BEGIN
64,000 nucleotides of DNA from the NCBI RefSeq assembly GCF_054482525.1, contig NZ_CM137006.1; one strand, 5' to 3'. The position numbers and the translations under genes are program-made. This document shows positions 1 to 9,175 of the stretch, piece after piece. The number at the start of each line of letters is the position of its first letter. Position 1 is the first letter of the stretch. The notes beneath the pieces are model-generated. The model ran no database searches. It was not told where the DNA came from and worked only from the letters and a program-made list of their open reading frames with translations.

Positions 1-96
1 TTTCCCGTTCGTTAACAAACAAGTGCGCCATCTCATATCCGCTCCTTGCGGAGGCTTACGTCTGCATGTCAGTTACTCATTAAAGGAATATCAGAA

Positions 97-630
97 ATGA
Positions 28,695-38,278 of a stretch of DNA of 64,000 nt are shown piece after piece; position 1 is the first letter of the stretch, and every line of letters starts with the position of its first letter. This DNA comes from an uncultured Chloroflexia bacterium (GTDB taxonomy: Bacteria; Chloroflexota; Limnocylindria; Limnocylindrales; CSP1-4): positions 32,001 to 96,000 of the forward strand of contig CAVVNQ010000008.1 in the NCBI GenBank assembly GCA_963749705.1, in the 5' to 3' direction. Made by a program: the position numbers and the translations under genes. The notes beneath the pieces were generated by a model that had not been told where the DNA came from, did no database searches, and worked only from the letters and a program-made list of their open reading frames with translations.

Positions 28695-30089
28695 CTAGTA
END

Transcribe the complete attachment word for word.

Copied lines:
64,000 nucleotides of DNA from the NCBI RefSeq assembly GCF_054482525.1, contig NZ_CM137006.1; one strand, 5' to 3'. The position numbers and the translations under genes are program-made. This document shows positions 1 to 9,175 of the stretch, piece after piece. The number at the start of each line of letters is the position of its first letter. Position 1 is the first letter of the stretch. The notes beneath the pieces are model-generated. The model ran no database searches. It was not told where the DNA came from and worked only from the letters and a program-made list of their open reading frames with translations.

Positions 1-96
1 TTTCCCGTTCGTTAACAAACAAGTGCGCCATCTCATATCCGCTCCTTGCGGAGGCTTACGTCTGCATGTCAGTTACTCATTAAAGGAATATCAGAA

Positions 97-630
97 ATGA
Positions 28,695-38,278 of a stretch of DNA of 64,000 nt are shown piece after piece; position 1 is the first letter of the stretch, and every line of letters starts with the position of its first letter. This DNA comes from an uncultured Chloroflexia bacterium (GTDB taxonomy: Bacteria; Chloroflexota; Limnocylindria; Limnocylindrales; CSP1-4): positions 32,001 to 96,000 of the forward strand of contig CAVVNQ010000008.1 in the NCBI GenBank assembly GCA_963749705.1, in the 5' to 3' direction. Made by a program: the position numbers and the translations under genes. The notes beneath the pieces were generated by a model that had not been told where the DNA came from, did no database searches, and worked only from the letters and a program-made list of their open reading frames with translations.

Positions 28695-30089
28695 CTAGTA